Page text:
9 comments:

Nick DeBoer said...

On a brighter note, I think the reform proposed by the White House to reform the Higher Education Act and the way the government spends money on colleges is significant. The current system enriches looters and scammers at both well known and shit tier for-profits. The individuals hurt most by the current system of higher education policy are the poor who see a system that rewards education, and are scammed into paying tens of thousands of dollars to DeVry or Phoenix. When they realize they are no more credentialed after graduation the unsetteling reality of nondischargeable loans is the new reality.

While the President didn't call for reform in bankruptcy law, to my dismay, the rest of the ideas seem pretty sound: http://www.kevincarey.net/blog/2013/2/13/president-obamas-bold-plan-to-reshape-american-higher-educat.html

Don O'Neill said...

What do you think of experiments like this: http://en.wikipedia.org/wiki/HighScope

Brett said...

@Freddie
What's more, if you find in the commission of your research that one of your groups is significantly outperforming the other, many believe (including some professional groups that establish research protocols) that you have to change or end your experiment, in order to prevent leaving the underperforming group behind.

I understand this, but I'm not as sympathetic towards it as I am to the ethical principle that we shouldn't deliberately expose children to conditions correlated negatively to educational outcomes. You're not deliberately harming the children, and since ending the experiment early means that its results get pretty dubious in terms of validity, I'm not sure you're really harming them by leaving them with the education they would have otherwise gotten.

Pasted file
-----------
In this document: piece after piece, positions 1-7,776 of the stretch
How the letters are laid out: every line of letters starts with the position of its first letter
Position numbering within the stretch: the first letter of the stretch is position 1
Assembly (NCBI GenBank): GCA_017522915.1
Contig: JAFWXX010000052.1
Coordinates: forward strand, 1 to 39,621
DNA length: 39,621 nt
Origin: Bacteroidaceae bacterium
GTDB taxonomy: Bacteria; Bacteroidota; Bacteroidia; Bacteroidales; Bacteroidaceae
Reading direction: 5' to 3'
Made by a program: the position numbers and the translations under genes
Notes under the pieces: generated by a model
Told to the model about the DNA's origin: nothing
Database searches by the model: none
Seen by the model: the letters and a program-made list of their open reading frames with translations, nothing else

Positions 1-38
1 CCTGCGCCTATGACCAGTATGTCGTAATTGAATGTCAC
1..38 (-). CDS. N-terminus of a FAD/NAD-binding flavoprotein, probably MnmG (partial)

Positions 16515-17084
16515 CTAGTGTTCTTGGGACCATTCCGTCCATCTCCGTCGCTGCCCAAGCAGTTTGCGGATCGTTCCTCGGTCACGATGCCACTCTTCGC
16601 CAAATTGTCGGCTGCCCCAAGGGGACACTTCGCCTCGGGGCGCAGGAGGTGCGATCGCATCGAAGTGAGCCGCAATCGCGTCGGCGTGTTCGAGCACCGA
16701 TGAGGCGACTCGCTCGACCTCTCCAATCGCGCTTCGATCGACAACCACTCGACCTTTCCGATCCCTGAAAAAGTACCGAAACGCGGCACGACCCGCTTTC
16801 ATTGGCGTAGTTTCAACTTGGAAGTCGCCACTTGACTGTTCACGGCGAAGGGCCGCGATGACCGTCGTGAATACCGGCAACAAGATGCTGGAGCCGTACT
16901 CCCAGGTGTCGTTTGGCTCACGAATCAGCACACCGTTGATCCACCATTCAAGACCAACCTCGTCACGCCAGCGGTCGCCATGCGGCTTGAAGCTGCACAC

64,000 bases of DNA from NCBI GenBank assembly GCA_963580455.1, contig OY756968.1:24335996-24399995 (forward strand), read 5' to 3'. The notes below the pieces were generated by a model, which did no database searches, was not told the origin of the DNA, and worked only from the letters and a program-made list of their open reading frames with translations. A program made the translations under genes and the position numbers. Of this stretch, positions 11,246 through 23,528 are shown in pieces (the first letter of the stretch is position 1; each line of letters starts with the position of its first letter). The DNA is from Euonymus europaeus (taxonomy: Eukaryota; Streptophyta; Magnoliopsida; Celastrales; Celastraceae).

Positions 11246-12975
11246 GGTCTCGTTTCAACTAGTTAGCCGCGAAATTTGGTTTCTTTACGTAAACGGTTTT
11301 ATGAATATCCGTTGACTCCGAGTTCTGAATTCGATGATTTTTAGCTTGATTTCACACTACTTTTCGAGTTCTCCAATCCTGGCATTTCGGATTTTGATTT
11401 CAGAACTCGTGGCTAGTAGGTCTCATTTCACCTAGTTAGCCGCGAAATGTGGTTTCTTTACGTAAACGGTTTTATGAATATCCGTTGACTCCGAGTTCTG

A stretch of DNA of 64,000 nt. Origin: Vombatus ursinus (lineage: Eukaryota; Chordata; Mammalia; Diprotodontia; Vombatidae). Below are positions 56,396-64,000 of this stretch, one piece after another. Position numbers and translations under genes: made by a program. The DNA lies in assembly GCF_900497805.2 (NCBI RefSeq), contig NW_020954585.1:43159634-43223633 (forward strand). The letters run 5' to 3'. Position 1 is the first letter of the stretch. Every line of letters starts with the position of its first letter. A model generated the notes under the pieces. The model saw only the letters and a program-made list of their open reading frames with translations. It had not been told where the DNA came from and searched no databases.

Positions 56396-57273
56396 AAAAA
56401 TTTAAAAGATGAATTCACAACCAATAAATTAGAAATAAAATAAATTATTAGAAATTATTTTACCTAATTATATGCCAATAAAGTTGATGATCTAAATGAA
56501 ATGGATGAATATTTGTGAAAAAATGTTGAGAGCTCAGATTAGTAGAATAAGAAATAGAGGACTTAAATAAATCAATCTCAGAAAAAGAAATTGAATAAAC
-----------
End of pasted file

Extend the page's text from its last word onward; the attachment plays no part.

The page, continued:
God knows, most of our experiments are either going to fail, or their success won't justify the expenses and difficulties.

What Drum doesn't say, but what is glaringly obvious to me, is that parenting is the great unspoken factor in education reform.

Aren't the remarks about helping at ages 1-4 more or less an admission that parenting is really important?

Freddie said...

Aren't the remarks about helping at ages 1-4 more or less an admission that parenting is really important?

Sure. But think about it: the average child is in school for, what, 6 hours a day? They are in the company of their parents, often, for the other 18, and 10 of their waking hours. Yet the casual assumption is that educational outcomes have far more to do with educators than parents.

Anonymous said...

I wonder if 4:16/4:17 was raised in a linguistically rich environment.

Nick DeBoer said...

It is probably only thinking is 1s and 0s.

Freddie said...

ugh, spam

That Fuzzy Bastard said...

Could you talk a bit more about experiments that had to be ended when researchers decided one group was suffering excessively in terms of educational performance? Creating feral children to explore Chomsky's ideas of syntax is a terrifying-yet-tempting scenario, but it sounds like you've heard about a lot of more practical work that had to be terminated due to ethical concerns.

Freddie said...

I will. Let me talk to my buddies.